Monday, August 9, 2010

Dry Beans: The Under-Appreciated Crop

Last summer, while interning on several farms, we learned how to grow a lot of fun new vegetables like small orange eggplants, purple tomatillos, kohlrabi, and many others. As we chose the varieties to grow on our farm this year, we thought a lot about our experiences. At White Rose Farm, we helped harvest rows and rows of dry beans (or, as some call them, soup beans) and fell in love! Everything about them makes sense. They are easy to grow, low maintenance, and ready for storage right off the plant. Not to mention they are beautiful!
Some people may be turned off by having to shell them, but not us (see left :) ), it is actually a great way to spend your time (especially if you have company). In fact, a week or two ago, Renee - who writes
a great local living blog - came by to check out the farm. Half-way through the tour we took her into the workshop/prep space and showed her, among other things, the dry beans we had pulled. An hour later we were sitting on the floor, shelling the last beans from the bin and finishing an excellent conversation about how the events of our lives had brought us to where we are today. We grew several varieties this year, many of which are very old heirloom varieties - some cultivated by Native Americans in several regions of what is now the United States. And the varieties are: Jackson Wonder Limas, Black-Eyed Peas (left over from White Rose last year)

Cannellini and Black Beans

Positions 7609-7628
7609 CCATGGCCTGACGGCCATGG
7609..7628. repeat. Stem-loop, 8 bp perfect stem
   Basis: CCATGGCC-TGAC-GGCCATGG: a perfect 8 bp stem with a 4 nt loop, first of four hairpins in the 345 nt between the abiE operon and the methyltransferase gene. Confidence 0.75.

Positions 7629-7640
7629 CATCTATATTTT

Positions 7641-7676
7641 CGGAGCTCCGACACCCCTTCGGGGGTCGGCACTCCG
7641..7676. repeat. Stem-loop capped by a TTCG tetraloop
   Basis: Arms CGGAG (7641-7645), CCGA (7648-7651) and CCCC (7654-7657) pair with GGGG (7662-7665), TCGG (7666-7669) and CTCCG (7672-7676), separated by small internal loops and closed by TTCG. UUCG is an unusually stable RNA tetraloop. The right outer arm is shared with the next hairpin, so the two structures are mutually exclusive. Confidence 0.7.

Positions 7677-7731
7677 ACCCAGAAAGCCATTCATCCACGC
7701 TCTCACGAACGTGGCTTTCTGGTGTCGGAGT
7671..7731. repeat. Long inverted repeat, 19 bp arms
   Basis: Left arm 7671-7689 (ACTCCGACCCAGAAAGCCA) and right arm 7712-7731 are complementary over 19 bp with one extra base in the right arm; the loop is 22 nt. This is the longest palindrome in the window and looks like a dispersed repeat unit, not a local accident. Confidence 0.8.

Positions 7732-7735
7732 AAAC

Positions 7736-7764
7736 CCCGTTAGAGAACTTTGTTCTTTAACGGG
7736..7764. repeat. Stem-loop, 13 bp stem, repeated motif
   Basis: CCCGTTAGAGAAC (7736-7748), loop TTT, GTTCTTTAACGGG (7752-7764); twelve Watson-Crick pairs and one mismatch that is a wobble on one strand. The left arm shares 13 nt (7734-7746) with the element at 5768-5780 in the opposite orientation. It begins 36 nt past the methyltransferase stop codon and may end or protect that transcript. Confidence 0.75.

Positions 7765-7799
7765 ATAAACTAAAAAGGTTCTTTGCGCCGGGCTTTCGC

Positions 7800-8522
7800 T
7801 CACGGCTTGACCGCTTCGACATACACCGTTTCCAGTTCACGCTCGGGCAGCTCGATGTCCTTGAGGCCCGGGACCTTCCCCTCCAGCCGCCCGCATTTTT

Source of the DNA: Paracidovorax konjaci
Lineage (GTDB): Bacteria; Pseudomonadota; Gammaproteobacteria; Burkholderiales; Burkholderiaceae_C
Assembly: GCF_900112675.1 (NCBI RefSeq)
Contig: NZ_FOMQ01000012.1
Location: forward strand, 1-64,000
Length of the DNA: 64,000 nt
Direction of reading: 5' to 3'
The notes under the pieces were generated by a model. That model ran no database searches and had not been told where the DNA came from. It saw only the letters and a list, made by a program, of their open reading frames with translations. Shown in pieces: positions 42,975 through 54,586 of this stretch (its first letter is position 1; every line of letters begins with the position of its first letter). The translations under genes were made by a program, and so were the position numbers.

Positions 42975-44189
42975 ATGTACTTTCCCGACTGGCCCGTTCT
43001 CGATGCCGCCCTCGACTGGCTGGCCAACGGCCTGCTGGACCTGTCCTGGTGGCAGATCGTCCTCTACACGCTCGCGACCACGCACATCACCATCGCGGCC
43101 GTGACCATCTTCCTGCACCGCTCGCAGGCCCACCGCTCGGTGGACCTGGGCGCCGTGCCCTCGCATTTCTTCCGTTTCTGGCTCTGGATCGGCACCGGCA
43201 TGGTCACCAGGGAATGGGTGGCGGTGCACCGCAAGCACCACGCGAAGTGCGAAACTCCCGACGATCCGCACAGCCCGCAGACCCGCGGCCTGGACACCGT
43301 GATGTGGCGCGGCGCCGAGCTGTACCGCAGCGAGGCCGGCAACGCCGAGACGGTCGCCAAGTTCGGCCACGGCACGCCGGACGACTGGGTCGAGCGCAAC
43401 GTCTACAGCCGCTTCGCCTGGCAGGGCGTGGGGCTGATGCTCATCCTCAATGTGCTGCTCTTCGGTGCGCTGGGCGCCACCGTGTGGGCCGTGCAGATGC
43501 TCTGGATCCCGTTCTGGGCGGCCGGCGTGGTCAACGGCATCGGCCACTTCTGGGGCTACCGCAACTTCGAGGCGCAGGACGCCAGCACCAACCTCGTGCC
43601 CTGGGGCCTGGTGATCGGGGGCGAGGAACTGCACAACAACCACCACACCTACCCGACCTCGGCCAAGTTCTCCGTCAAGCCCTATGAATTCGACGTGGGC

Jacob's Cattle (which really look like cows!) and Calypso (little yin yangs)
And Tiger Eye
Most shell beans can be eaten fresh like green beans when they are young, before the beans develop inside. Once the beans develop, you can also shell them and eat them fresh (before they dry). The most common fresh shell bean is the lima bean. Mmmm, and do I love lima beans.
Here is what they look like in the pod fresh, ready to shell and eat. You can tell they are ready because you can see the shape of the bean through the pod. You can also tell by holding it up to a light, you can see if the beans are full size or not.
Here they have dried on the bush.
When they are fresh, the beans take up most of the pod. But when they dry, they shrink quite a bit and develop their coloring. They are sometimes smaller than others. These are pretty small. And these are a little bigger. For lima beans, we pick the beans as they dry. They dry on the plant from the bottom up, so there are often dry and fresh beans on the same plant. For the other types of beans, they tend to grow and dry all at once, so we wait for them to dry and then pull the whole plant out. You know they are dry enough if you can press your fingernail into the bean and it doesn't make a mark. On a wet year, they can get moldy if you wait too long so you can pull them a little early and let them finish drying in a cool place out of the sunlight. Clearly we don't have that problem this year. The top ones are Christmas Limas, if you have read Barbara Kingsolver's Animal, Vegetable, Miracle they are on the cover (fresh, not dried).
Another bonus to dry beans? They look great in jars!

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